If April, as the great poet T. S. Eliot maintained, is the cruelest month, then March, for me, was its polar opposite–blessed, munificent, generous to a fault. But as that other great poet, Bruce Springsteen, has observed, “you can’t walk away from the price you pay.”
Only in my case, he should have sung, “you can’t run away.”
Everything started on March 2. That morning, as I had done every day for almost nine years, I took my place at my desk at 8:20 AM and began work. Except that day was not like any other work day. It was Christmas Day for runners — the New York City Marathon lottery drawing day.
Around 10:00 AM, for the fourth time in as many years, I began the obsessive ritual of checking my credit card activity, my account page on the New York City Marathon website, my email and my phone every five minutes. I knew it was too early in the day for my name to be drawn — New York City metro area residents are the first to be selected, and national applicants such as myself aren’t usually drawn until midday at the earliest — but that didn’t stop me.
But by 12:30 PM, nothing had happened. No charge. No change in registration status. No email. No text. I resigned myself to yet another year of watching the race on TV and headed out of the office for my customary lunchtime walk around downtown Syracuse. Even though I knew there was still a good chance I might be selected, for some reason the thought that I would be destined never to run the five boroughs took over, and a gloomy mood set in on my return to the office.
Then, about 40 minutes later, I refreshed my credit card website and saw this:
The words, “I’m in!” left my mouth far louder than I had intended. I leaped up from my desk and ran around the office, high-fiving my colleagues who all know how much this meant to me. About an hour later, this appeared in my New York Road Runners account:
Now there was no doubt about it. I was one of the lucky 50,000 who was going to enjoy the thrill of a lifetime and run New York City.
Amazingly, as it turned out, that was just the beginning of my good fortune for the month. A little over two weeks later, I was offered a new job after three years of searching. Not only could I now leave my current position for something more creative and rewarding, but this was also the opportunity Tessa and I were waiting for. The job was nominally based out of Rochester, Tessa’s hometown, though it was/is a remote position.
The easy part was accepting the job. The hard part was learning a whole new knowledge base. And learning a whole new way to work, without commuting or regular work hours. And moving my apartment, with its nine years of accumulated stuff, 150 miles west.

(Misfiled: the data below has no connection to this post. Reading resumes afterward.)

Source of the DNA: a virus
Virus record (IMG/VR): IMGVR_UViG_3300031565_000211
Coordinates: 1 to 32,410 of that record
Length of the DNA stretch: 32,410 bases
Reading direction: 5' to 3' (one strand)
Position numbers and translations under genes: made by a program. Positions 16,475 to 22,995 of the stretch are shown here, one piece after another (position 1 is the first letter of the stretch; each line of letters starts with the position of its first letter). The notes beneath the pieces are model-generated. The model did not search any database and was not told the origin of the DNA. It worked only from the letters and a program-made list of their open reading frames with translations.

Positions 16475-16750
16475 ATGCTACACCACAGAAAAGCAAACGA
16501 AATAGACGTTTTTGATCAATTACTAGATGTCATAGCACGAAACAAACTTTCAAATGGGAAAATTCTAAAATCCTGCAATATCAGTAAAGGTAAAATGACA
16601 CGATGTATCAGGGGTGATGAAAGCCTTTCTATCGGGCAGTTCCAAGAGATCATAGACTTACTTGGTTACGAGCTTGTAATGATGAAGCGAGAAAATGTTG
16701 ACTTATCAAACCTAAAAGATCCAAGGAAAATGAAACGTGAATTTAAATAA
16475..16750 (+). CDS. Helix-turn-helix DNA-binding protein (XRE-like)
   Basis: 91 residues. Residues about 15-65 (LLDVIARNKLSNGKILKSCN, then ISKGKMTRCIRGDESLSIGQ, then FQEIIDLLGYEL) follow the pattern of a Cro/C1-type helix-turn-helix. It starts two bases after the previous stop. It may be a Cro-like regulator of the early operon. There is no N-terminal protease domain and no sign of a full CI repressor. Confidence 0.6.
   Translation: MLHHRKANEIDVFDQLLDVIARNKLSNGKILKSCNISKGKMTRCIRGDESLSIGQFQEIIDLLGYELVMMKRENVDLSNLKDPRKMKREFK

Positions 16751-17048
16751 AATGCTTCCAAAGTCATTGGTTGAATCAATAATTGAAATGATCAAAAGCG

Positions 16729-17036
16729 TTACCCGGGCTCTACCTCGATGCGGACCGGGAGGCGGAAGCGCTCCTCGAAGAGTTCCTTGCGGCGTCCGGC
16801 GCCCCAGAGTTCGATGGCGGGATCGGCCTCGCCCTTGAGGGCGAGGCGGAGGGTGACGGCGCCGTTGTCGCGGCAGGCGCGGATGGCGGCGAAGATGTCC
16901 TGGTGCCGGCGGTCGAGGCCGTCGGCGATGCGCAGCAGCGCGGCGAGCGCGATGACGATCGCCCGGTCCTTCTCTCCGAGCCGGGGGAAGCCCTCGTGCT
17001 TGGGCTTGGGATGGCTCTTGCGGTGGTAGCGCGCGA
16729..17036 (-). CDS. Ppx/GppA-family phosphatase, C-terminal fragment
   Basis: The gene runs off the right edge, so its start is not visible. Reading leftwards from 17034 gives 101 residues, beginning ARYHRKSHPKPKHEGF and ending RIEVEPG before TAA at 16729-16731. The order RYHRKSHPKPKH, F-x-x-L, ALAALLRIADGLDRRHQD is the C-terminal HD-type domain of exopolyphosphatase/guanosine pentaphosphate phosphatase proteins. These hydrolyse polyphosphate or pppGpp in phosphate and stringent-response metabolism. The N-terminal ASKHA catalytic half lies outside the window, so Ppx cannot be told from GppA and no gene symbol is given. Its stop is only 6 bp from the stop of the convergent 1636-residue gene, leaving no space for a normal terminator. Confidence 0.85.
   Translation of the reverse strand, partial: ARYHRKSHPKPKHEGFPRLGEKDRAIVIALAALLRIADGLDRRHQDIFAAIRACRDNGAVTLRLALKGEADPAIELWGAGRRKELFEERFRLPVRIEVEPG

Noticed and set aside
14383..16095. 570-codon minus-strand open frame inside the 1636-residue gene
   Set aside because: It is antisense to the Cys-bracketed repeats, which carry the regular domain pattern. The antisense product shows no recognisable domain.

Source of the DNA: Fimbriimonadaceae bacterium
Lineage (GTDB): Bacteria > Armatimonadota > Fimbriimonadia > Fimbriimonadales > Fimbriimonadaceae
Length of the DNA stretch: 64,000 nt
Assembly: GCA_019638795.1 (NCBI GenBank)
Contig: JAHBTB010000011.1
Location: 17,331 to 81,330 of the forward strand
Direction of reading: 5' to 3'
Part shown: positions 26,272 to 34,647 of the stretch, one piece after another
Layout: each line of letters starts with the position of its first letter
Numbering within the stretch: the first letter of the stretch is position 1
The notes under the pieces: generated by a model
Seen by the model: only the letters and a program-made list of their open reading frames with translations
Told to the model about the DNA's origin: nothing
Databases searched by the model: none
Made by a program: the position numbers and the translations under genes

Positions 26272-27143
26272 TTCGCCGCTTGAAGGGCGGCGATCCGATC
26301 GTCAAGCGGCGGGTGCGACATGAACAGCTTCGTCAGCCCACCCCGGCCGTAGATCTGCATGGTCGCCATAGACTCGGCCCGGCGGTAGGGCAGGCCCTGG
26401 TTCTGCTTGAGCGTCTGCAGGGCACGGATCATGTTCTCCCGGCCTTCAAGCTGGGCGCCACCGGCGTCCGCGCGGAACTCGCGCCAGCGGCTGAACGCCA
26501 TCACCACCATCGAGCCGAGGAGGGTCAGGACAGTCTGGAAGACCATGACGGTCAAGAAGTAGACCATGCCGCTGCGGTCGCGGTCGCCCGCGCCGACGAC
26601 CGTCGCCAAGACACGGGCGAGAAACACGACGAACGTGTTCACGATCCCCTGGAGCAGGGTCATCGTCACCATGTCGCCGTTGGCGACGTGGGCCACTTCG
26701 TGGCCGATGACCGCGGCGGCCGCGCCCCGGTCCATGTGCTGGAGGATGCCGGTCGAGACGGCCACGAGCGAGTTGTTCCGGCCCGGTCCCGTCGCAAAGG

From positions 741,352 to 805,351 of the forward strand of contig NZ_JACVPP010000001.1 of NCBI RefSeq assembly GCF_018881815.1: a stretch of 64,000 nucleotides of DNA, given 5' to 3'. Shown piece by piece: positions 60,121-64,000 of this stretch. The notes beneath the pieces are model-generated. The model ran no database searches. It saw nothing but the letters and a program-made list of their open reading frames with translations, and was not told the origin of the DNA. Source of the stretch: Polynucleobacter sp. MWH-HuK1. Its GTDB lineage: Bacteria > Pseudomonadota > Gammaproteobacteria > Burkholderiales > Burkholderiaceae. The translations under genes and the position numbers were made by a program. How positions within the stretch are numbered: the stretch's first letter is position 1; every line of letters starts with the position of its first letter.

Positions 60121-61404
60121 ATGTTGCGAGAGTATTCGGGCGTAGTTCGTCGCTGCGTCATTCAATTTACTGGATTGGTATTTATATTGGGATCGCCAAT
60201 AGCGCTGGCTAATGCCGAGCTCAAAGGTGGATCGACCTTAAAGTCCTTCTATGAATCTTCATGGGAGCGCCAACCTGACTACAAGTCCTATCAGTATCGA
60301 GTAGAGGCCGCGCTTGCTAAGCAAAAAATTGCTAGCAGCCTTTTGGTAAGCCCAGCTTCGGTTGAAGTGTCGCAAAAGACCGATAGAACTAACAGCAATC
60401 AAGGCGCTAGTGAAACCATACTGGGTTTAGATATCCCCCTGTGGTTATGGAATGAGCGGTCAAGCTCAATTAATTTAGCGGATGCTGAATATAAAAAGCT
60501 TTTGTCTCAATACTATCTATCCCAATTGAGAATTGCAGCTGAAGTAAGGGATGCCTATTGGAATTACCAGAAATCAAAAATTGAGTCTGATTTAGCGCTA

For the remainder of the month, despite it all I tried to carry on with my training, which had been geared to a Memorial Day marathon–Buffalo, most likely, or Burlington again or, if my immigration status allowed (did I mention I was also completing the process of becoming a naturalized citizen at the time?) Ottawa. I even completed my first long run, a halfway decent 16-miler at a 9:27 pace on March 25.
I was feeling good. I was feeling strong. The 2015 mojo, so sorely missing from last year, was finally coming back.
But by the first week in April, it started to become apparent that something was going to have to give. Something had to be sacrificed for the greater good, and in a hugely ironic twist, just as my body was starting to come around, that something was looking more and more like it was going to be running.
That week, I did not run at all. By April 10, I had mostly moved my belongings to Rochester, but there was still some furniture to be disposed of and a whole lot of cleaning to do back at the apartment. I managed a pitiful 21 and 24 miles respectively during the next two weeks–weeks that should be the peak of any marathon training program, weeks when I should have been running in excess of 50 miles per week. And, to add insult to injury, the spreadsheet I always display on my fridge to track my mileage and training progress was packed in a box, never to be seen again.
The running gods were clearly telling me something.
On the eve of my second Flower City Half Marathon, I made a decision. If I could make it round in under two hours — round the same course where I set my half marathon PR in 2015 — I would continue training as best I could and run Buffalo. If not, I would not run a spring marathon for the first time in four years.
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